Punch — 82.1882

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(By Our Own Zodpraxiscopist.)


(Communicated by the Proprietors ofthe “ Boston Intruder.")

March 1.—There are few places which the Boston Intruder does
not reach; and fewer still into which their Correspondents do not
penetrate. Got in here by pretending to be a Surveyor, commis-
sioned to report on a projected railway, for which an American iirm
of Contractors would buy up any quantity of land at proprietors’
own estimate. Liberal commission all round. Gentlemen in attend-
ance seemed to see it. Arrived quite safely, though in a state of
eonsiderable alarm. But no one iires at me; my food is not
poisoned, and I have not once been blown up.

March 2.—'The Emperor is monarch of all I survey. With the
exception of Colonel Tchokimoff, Commander of the Grarrison, Count
Falutin", High Chamberlain, and Dr. Nosorr, Sworn Analytical
Chemist, there is no one at Gratchina his rule to dispute.

March 3. — Colonel Tchoximoff has just come in to say that at
about a hundred yards’ distance from the Park-gates a suspicious-
looking stranger has been observed. Troops called out. Jdecon-
noitering party sent forward.

Afternoon.—The suspicious-looking stranger,_ Correspondent of
the New York Personal, anxious to interview His Majesty. Not if
I know it. Possibly Nihilist in disguise. Ex nihilo nihil fit! Out
of a Nihilist nothing can be made. He would say anything. So
would the Correspondent of the New York Personal.

March 4.— Glot up early, went to the top of the palace, and had a
good look through the telescope. All serene ! Took, in the garden,
what, if I were not in an autocratic country, I should call a con-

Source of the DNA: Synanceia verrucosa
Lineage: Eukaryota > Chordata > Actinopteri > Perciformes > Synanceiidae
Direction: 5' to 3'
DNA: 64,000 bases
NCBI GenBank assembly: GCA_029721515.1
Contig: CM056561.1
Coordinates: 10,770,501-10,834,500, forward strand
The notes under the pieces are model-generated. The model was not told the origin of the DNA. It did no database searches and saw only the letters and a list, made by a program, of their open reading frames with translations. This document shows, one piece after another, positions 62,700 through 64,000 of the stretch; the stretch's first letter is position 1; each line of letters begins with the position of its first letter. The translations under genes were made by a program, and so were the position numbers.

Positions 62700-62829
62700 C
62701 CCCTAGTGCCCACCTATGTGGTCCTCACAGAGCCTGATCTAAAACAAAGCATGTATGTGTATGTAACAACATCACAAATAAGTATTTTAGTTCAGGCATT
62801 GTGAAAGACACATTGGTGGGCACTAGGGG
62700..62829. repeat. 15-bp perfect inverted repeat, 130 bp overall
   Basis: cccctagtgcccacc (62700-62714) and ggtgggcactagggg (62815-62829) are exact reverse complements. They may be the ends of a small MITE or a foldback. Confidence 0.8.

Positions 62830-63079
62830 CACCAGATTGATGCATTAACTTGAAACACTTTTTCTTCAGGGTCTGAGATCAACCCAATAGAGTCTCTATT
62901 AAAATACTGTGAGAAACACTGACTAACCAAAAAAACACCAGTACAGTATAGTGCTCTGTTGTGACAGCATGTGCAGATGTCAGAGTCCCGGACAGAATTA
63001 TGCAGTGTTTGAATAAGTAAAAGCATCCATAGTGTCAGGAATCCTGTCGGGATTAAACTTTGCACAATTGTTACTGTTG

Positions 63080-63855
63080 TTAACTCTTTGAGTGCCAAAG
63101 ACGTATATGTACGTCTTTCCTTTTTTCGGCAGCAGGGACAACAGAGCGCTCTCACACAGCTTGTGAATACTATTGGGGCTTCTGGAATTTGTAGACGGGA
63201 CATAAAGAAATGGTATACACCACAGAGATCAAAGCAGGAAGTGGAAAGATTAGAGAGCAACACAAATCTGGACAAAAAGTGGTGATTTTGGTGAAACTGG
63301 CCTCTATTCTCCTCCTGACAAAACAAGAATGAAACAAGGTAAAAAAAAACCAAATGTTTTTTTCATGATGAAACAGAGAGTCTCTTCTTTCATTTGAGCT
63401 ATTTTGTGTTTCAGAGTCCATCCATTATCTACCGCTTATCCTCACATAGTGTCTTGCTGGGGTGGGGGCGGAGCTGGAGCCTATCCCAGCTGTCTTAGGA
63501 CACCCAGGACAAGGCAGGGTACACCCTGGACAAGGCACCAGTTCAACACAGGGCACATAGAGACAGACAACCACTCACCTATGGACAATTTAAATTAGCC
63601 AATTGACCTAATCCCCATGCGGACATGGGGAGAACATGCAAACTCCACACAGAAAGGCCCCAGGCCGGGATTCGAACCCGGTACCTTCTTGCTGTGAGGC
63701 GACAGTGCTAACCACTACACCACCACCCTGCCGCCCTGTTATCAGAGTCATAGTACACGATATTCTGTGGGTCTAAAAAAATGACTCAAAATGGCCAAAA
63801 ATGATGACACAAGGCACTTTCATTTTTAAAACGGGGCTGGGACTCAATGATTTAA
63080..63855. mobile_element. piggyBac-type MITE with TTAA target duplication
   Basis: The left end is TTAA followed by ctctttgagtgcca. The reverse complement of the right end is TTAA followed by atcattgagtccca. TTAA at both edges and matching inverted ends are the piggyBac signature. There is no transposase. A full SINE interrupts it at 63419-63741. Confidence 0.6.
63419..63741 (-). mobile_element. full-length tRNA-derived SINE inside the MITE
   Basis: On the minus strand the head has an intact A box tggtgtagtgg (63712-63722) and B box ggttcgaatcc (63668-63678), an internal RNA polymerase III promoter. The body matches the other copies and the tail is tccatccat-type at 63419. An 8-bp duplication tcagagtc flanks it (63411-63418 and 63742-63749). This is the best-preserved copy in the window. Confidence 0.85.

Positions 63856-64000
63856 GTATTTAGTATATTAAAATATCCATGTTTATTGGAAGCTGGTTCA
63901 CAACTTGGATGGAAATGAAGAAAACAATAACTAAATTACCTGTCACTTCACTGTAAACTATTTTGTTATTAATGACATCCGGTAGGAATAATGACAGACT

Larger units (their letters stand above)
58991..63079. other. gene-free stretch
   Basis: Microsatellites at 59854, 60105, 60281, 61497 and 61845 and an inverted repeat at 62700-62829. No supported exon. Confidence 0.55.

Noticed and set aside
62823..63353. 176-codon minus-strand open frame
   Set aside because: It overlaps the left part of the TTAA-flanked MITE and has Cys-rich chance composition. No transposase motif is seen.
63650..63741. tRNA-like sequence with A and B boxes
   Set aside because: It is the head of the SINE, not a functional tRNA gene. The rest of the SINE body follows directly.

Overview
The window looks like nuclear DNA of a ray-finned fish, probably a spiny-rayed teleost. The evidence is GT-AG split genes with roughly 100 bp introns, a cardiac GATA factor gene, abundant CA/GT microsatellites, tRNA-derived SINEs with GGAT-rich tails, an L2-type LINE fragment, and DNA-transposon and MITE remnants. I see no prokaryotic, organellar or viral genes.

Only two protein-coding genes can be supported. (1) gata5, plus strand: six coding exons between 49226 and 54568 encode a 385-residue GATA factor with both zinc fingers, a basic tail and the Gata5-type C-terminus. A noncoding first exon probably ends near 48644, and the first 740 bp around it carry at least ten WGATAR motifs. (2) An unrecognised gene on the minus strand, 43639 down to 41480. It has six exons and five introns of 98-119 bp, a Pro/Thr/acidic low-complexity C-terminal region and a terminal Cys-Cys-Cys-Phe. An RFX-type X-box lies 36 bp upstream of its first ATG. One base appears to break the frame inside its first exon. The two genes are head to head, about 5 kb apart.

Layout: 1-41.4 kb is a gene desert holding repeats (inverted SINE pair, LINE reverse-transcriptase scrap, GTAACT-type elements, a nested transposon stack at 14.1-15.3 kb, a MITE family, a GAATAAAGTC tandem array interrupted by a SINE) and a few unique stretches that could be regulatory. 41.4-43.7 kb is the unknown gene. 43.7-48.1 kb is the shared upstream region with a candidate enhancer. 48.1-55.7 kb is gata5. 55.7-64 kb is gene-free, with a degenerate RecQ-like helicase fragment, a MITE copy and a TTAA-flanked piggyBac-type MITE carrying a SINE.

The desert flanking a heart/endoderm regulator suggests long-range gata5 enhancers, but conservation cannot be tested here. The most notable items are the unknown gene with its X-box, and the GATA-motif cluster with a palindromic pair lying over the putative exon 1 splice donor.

stitutional. The gardeners were digging. Thought it might be a
mine. But Count Falutin said it was a trench for celery. One of
the under-gardeners had something like gunpowder in his hand, and
kept scattering it about the ground just as we were passing. Very
unpleasant; though on being analysed by Dr. Nosoff, it turned out
to be only onion-seed. So, at least, Nosoff says. Gunpowder or
not, that so-called onion-seed gave me a shock.

March 4.—Rognons sautes to-day at lunch. Hope there will be
nothing else saute as long as I stay. Don’t like the word, and told
Falutin so. Wish the Emperor would discharge him. Don’t like
that word either—it suggests pistols. At dinner saw Bomhes glacees
written at the end of the menu. The very idea of such a thing
took my appetite away. Couldn’t dine a mite.

March 5. -Tchokimoff explained to me that Falutin, if dis-
missed, would join the Nihilists. and set the place on fire before
leaving. I wonder whether, if I stayed here some time, I could
learn to look upon Gatchina as my home. Of course there is no place
like it. It might get monotonous, though, after a time. My poor
friend, Ckaiiles Kenney, used to say, that he liked “ Home,
Sweet Home ” with variations ; and perhaps he was right.

March 6.—Asked Falutin whether it was difficult to carry on
government of country from place of retreat. Said he should like
to know how it could be carried on from anywhere else ! At Peters-
burgh lots of people waiting to be presented. This General calling
out for the order of St. Anne, that one for the cross of St. George.
Emperor would have to sign ukases and rescripts to appoint Com-
missions, to entertain, and get shot at. Much better here.